’70s cultures clash when a kid from the Bronx joins his wealthy preppy classmates from prestigious Westchester County.

Bronx River North
by John B. Dolgetta

Set at an upscale prep school in the Bronx, New York at the end of the sixties, Bronx River North is the story of the improbable, yet dynamic relationship of a blue-collar local kid and four well-heeled commuters from the suburbs just north of the city.  Johnny DiDomenico is one of a handful of Bronx kids who beats the odds and gets accepted to the prestigious Valdesian Academy of Saint Killian. The Westchester Boys befriend the Bronx native, and their high school adventure places their worlds on an emotional and ethical collision course.  Their interactions will parallel the social revolutions of their generation, replete with rebellion against the stoicism of the Valdesians, the conformist lives of their parents, and the moral demands of their religion.The interplay of disparate teenage lives becomes an expose’ on the divergence of wealth and privilege in an America clamoring for social changes.  The stark images of the working class neighborhood of the Bronx, just a few miles away, is a vivid contrast to the neat, orderly and stately lanes of Westchester County, and in particular the affluent village of Bronxdale. Intrigued by their differences, the boys will shuttle into each other’s worlds with hard lessons learned and innocence lost on the opposite side of the proverbial tracks.

ISBN 978-1-945146-33-6 • 6 x 9 . paperback • 430 pgs • $26.95


“Wow, this book should be made into a movie. We all went through this phase of high school days when we were so innocent. It pretty much mirrors the real-life experience of growing up in the Bronx with a bunch of Italian and Irish boys. I was not Irish or Italian but I was accepted into the group and I am so thankful for being part of that cherished moment of our lives. . .  Boys from the “Prep” are a special bunch and it really defines who we are today.” —Paul Okura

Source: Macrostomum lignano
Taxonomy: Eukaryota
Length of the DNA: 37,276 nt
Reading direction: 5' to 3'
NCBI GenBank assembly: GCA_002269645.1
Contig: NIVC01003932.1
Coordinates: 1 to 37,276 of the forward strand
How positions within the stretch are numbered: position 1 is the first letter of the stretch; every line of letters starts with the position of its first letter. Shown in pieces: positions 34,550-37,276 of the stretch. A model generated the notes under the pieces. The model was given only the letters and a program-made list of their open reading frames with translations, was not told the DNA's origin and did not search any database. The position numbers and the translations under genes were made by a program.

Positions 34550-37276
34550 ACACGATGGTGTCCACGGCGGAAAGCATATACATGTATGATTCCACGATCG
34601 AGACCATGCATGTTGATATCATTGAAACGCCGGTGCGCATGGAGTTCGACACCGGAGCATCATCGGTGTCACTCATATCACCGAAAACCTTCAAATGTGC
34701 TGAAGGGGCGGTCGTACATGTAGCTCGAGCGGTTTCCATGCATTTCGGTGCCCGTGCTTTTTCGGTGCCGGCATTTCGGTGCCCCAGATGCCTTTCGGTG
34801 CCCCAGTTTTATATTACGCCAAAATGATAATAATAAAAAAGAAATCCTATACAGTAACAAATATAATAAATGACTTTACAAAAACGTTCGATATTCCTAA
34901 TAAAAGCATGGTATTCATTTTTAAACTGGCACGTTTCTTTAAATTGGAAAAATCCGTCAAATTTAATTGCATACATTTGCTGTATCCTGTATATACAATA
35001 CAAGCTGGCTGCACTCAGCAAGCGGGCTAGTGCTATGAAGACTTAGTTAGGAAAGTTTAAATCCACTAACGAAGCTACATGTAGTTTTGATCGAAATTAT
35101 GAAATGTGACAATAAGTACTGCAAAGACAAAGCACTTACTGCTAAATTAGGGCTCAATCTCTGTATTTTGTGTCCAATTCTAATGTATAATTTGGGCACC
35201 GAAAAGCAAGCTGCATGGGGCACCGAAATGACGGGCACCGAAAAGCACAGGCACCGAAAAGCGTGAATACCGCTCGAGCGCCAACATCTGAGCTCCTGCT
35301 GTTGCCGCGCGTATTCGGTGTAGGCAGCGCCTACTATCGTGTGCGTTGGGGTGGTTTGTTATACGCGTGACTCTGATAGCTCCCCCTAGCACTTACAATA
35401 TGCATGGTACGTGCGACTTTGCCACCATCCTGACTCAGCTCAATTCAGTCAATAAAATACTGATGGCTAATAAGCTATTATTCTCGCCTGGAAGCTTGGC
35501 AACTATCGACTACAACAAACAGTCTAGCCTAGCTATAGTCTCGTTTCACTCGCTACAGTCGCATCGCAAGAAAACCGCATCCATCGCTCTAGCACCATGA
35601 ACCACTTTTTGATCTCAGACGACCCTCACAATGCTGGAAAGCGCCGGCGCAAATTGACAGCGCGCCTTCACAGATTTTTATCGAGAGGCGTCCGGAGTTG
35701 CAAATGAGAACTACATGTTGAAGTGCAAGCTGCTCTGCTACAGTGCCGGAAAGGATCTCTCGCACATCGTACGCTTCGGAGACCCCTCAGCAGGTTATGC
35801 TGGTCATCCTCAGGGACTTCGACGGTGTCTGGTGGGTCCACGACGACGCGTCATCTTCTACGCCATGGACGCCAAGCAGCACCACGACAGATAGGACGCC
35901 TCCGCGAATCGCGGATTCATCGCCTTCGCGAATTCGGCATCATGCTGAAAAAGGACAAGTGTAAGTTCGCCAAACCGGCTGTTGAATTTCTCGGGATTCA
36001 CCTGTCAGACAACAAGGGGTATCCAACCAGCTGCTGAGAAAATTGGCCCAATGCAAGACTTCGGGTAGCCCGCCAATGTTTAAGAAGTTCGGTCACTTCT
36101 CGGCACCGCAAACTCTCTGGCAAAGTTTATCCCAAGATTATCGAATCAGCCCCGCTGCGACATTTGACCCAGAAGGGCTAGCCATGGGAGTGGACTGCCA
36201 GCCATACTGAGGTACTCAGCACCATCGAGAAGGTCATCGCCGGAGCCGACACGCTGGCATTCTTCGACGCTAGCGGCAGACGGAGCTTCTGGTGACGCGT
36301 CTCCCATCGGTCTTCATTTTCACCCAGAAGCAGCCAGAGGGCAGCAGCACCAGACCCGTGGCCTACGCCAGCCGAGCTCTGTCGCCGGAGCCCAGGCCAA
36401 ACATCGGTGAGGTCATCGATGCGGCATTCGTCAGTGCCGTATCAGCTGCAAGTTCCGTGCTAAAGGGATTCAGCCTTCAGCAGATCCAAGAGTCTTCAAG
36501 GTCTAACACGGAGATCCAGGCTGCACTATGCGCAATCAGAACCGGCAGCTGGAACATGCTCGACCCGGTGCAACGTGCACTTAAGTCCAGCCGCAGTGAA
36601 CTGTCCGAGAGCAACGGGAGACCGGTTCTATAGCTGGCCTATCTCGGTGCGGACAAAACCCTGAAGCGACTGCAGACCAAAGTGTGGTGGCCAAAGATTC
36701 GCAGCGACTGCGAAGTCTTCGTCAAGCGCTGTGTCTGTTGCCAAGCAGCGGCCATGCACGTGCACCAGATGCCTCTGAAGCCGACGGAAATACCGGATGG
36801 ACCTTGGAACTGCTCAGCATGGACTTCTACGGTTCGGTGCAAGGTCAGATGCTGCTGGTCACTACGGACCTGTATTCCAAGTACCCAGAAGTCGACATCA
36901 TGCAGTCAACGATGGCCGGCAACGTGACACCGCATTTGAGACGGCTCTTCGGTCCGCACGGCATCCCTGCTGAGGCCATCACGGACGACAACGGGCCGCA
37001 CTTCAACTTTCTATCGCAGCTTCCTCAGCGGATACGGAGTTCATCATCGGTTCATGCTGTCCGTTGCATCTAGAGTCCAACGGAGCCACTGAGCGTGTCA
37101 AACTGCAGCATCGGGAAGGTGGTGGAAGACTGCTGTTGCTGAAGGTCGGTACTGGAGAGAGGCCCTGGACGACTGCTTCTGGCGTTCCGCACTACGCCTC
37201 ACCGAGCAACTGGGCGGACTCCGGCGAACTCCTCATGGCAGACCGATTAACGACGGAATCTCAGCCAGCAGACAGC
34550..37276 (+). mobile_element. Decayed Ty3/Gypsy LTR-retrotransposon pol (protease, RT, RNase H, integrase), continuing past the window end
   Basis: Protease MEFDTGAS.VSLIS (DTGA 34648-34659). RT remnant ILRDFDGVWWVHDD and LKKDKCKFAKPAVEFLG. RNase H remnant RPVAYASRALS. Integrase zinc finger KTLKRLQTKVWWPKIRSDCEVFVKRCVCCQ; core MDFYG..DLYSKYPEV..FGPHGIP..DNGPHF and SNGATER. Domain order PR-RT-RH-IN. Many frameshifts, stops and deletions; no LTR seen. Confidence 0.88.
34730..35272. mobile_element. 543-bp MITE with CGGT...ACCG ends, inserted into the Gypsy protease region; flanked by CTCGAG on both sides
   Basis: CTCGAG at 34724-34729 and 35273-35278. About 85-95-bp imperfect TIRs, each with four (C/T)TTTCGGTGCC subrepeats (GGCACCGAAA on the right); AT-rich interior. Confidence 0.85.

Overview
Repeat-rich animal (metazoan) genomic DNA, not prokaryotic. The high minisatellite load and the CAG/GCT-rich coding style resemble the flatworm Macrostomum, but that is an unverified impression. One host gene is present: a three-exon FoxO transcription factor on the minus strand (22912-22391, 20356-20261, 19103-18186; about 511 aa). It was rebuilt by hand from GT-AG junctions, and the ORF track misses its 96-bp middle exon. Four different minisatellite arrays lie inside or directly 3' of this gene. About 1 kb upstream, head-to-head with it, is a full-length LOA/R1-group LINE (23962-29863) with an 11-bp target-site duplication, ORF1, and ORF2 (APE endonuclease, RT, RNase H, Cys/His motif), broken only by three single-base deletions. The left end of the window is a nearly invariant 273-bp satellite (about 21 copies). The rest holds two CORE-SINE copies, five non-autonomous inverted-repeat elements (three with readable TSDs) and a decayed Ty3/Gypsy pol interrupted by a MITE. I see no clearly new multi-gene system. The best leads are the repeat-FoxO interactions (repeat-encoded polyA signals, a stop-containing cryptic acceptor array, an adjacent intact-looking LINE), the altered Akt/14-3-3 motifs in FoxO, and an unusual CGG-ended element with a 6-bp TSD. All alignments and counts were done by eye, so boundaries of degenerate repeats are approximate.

About the author

John B. Dolgetta:

“My experiences include early years in the Little Italy neighborhood of the Bronx, kept honest by tough nuns and an even tougher mother.  As a teen, we moved to Southern Italy to start a new life which ran out of steam after five years.  I traded baseball for soccer, graffiti for oils on canvas, comic books for Greek and Roman Mythology and ham and cheese on white bread for prosciutto panini.

I came back to the States a very changed young man, forced to jumpstart an almost forgotten lifestyle. It was 1969 and I was a fifteen-year-old being shaped by all the social upheaval of that period. I continued to live in the Bronx, attending Fordham Prep and Fordham University on the Rose Hill Campus, absorbing and doing battle with authoritarian, unyielding Jesuits.

I stayed with Fordham Graduate to complete my MA in American Government and Comparative Politics and went back to the Prep to teach Italian and Political Science.  I decided to stay in the teaching field, eventually landing in a suburban school district.

My passions have always been to travel, read as many books as I can, and to write.”

—John B. Dolgetta

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